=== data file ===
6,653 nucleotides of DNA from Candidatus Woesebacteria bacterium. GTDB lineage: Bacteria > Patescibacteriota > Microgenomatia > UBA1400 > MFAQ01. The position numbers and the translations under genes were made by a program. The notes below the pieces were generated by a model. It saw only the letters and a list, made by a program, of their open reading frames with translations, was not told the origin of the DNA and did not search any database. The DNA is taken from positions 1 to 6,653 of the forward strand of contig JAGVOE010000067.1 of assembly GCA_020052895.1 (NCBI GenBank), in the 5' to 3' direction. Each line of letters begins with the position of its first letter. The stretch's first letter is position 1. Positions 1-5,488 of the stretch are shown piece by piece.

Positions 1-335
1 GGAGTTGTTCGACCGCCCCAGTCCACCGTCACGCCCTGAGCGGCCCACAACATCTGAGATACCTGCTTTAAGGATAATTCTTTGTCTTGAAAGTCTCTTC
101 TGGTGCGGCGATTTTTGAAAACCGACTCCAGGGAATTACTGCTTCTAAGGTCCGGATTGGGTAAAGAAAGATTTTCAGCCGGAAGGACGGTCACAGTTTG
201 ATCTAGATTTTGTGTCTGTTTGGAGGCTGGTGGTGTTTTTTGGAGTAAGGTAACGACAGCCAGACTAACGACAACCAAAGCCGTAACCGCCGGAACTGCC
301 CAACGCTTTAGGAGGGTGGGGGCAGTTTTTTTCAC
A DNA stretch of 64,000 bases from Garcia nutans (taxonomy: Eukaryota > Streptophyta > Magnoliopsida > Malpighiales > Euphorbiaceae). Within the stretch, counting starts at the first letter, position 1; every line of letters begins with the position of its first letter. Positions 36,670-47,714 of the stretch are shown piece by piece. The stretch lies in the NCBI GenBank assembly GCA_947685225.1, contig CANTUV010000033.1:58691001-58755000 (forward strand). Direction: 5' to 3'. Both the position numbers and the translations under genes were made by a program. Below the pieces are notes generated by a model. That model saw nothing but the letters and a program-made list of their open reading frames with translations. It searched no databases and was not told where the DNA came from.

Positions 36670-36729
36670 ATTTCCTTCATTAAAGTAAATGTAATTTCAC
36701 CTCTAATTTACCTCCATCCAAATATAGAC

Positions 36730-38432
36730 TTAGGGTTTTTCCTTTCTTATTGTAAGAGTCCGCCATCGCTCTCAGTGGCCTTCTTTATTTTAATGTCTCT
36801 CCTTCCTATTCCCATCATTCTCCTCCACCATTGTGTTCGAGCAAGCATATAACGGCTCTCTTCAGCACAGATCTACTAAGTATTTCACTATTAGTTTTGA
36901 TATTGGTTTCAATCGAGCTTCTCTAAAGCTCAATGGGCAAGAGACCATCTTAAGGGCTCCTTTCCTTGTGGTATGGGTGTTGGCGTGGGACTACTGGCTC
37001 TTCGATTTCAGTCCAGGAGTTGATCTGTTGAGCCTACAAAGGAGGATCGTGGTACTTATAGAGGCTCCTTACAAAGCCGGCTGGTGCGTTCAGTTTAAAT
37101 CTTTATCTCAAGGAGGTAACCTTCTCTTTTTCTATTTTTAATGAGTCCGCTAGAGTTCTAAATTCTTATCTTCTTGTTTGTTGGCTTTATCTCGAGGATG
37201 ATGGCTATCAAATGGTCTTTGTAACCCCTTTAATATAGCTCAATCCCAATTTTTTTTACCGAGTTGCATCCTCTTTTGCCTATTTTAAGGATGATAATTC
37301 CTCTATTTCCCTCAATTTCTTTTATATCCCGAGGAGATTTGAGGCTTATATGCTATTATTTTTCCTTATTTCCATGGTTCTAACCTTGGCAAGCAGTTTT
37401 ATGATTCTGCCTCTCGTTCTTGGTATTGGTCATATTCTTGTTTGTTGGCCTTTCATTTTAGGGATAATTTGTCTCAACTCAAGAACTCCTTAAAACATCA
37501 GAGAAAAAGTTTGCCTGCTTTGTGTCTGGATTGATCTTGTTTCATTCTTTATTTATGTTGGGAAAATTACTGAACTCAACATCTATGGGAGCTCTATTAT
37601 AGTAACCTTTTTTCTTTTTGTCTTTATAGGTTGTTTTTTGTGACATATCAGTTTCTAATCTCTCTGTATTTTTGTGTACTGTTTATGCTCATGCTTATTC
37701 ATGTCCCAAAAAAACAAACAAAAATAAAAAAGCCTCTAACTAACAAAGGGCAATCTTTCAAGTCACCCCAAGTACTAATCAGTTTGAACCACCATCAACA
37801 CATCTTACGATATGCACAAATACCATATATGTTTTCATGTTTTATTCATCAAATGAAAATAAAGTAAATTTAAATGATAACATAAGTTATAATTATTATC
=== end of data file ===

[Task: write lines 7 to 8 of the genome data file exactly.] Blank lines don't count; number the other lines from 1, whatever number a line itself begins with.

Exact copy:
A DNA stretch of 64,000 bases from Garcia nutans (taxonomy: Eukaryota > Streptophyta > Magnoliopsida > Malpighiales > Euphorbiaceae). Within the stretch, counting starts at the first letter, position 1; every line of letters begins with the position of its first letter. Positions 36,670-47,714 of the stretch are shown piece by piece. The stretch lies in the NCBI GenBank assembly GCA_947685225.1, contig CANTUV010000033.1:58691001-58755000 (forward strand). Direction: 5' to 3'. Both the position numbers and the translations under genes were made by a program. Below the pieces are notes generated by a model. That model saw nothing but the letters and a program-made list of their open reading frames with translations. It searched no databases and was not told where the DNA came from.

Positions 36670-36729